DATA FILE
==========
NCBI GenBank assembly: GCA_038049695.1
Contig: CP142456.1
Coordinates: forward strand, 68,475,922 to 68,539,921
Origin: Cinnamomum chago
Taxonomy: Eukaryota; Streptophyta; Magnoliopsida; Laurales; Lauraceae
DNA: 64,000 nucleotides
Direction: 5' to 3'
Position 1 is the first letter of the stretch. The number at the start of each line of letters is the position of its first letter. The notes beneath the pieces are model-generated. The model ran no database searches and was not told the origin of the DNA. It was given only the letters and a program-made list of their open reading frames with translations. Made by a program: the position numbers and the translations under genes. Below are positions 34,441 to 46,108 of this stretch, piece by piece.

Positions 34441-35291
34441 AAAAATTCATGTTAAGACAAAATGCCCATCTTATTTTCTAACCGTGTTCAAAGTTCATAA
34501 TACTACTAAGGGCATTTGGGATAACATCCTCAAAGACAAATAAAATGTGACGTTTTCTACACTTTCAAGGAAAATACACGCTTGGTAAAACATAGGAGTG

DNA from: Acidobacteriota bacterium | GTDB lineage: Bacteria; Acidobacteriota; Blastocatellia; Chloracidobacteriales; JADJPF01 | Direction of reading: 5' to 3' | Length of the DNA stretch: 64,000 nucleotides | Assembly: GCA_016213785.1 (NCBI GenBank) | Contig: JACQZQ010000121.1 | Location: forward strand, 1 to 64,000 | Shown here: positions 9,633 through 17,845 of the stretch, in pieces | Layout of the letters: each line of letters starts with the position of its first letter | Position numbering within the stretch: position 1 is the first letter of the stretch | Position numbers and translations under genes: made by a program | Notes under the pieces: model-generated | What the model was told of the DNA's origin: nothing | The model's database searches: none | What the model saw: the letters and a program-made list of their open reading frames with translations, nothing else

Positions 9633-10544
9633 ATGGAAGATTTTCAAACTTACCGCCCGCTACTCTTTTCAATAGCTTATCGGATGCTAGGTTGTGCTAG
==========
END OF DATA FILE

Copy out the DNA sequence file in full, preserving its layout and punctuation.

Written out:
NCBI GenBank assembly: GCA_038049695.1
Contig: CP142456.1
Coordinates: forward strand, 68,475,922 to 68,539,921
Origin: Cinnamomum chago
Taxonomy: Eukaryota; Streptophyta; Magnoliopsida; Laurales; Lauraceae
DNA: 64,000 nucleotides
Direction: 5' to 3'
Position 1 is the first letter of the stretch. The number at the start of each line of letters is the position of its first letter. The notes beneath the pieces are model-generated. The model ran no database searches and was not told the origin of the DNA. It was given only the letters and a program-made list of their open reading frames with translations. Made by a program: the position numbers and the translations under genes. Below are positions 34,441 to 46,108 of this stretch, piece by piece.

Positions 34441-35291
34441 AAAAATTCATGTTAAGACAAAATGCCCATCTTATTTTCTAACCGTGTTCAAAGTTCATAA
34501 TACTACTAAGGGCATTTGGGATAACATCCTCAAAGACAAATAAAATGTGACGTTTTCTACACTTTCAAGGAAAATACACGCTTGGTAAAACATAGGAGTG

DNA from: Acidobacteriota bacterium | GTDB lineage: Bacteria; Acidobacteriota; Blastocatellia; Chloracidobacteriales; JADJPF01 | Direction of reading: 5' to 3' | Length of the DNA stretch: 64,000 nucleotides | Assembly: GCA_016213785.1 (NCBI GenBank) | Contig: JACQZQ010000121.1 | Location: forward strand, 1 to 64,000 | Shown here: positions 9,633 through 17,845 of the stretch, in pieces | Layout of the letters: each line of letters starts with the position of its first letter | Position numbering within the stretch: position 1 is the first letter of the stretch | Position numbers and translations under genes: made by a program | Notes under the pieces: model-generated | What the model was told of the DNA's origin: nothing | The model's database searches: none | What the model saw: the letters and a program-made list of their open reading frames with translations, nothing else

Positions 9633-10544
9633 ATGGAAGATTTTCAAACTTACCGCCCGCTACTCTTTTCAATAGCTTATCGGATGCTAGGTTGTGCTAG